Artificial Intelligence for Small Autonomous Robots

Small, light-weight flying robots such as the 20-gram DelFly Explorer form an extreme challenge to Artificial Intelligence, because of the strict limitations in onboard sensors, processing, and memory. I try to uncover general principles of intelligence that will allow such limited, small robots to perform complex tasks.

Computer Vision

Vision is a prime sense for both animals and robots. I create efficient vision algorithms for robot control and navigation.


Fruit flies are able to fly, avoid obstacles, navigate, and socially interact with each other with only a 100,000 neurons. Insects are a rich source of inspiration for elegant, efficient AI.

Real-world Robotics

As Rodney Brooks said: "Simulation is doomed to succeed" - I focus on problems actually faced by robots in the real world.

Open Science

I stand for an open science, in which articles, code and data is openly and more efficiently shared between researchers and the public.

Current research projects

Please click below to have a look at a selection of my current research projects.

Latest News

Drone avoiding obstacles with the help of optical flow. The drone also evaluates the distances to obstacles it sees, so that it can detect obstacles in the flight direction and safely speed up.

Optical flow problems solved by a learning process

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Optical flow for small flying robots Flying insects heavily rely on optical flow for visual navigation and flight control. Roboticists have endowed small flying robots with optical flow control as well, since it requires just a tiny vision sensor. However, when using optical flow, the robots run into problems that insects appear to have overcome. […]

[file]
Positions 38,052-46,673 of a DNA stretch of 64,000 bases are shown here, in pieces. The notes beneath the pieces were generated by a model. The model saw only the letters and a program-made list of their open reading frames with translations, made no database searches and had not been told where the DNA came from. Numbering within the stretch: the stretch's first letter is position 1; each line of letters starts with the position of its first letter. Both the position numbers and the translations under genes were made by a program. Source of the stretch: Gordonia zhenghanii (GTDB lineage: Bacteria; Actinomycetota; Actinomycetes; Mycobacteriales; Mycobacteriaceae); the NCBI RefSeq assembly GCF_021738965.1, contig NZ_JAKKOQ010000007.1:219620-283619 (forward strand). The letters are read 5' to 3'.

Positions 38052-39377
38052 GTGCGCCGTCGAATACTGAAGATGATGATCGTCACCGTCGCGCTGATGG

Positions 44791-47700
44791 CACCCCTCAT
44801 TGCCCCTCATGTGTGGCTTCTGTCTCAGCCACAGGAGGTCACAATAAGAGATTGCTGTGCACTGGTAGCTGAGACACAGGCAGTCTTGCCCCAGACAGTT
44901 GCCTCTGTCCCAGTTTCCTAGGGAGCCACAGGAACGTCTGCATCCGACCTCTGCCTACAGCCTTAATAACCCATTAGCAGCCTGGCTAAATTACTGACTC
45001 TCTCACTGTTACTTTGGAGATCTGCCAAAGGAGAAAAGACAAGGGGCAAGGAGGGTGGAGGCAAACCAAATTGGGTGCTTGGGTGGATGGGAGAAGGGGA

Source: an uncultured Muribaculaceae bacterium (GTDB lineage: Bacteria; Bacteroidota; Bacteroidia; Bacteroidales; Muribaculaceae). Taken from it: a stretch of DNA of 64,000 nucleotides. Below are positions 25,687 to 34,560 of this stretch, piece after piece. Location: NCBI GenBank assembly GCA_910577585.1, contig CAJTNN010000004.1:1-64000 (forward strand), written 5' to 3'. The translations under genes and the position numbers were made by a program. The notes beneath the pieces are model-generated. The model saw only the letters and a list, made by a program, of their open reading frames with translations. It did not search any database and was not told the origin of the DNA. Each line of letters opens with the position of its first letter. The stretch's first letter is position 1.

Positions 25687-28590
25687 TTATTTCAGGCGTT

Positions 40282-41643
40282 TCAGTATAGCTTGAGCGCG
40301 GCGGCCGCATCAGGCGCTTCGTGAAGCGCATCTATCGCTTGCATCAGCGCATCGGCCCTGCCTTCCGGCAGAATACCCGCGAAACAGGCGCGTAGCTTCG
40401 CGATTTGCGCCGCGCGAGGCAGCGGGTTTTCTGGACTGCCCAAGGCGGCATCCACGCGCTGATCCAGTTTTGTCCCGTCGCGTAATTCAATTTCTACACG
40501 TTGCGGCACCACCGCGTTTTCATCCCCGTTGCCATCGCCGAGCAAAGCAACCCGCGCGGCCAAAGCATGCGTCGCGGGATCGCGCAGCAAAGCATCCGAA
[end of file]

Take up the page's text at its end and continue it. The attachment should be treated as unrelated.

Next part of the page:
jan 19,2021No Comments

We won the AIRR autonomous drone race!

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On December 6, 2019, the MAVLab team won the AI Robotic Racing (AIRR) world championship, taking home 1 Million dollars in prize money! The AIRR competition was an autonomous drone race season set up by Lockheed Martin and the Drone Racing League, aiming to push the boundaries of AI for robotics. Whereas typically autonomous drones […]

jan 13,2020No Comments
A swarm of tiny drones autonomously explores an unknown environment.

Swarm of tiny drones autonomously explores unknown environments

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We have succeeded in making a swarm of tiny drones that can autonomously explore unknown environments. This achievement, published in Science Robotics on October 23, is a result of a 4-year collaboration with researchers from the University of Liverpool and Radboud University of Nijmegen. The main challenge was that the tiny 33-gram drones need to […]

okt 23,2019No Comments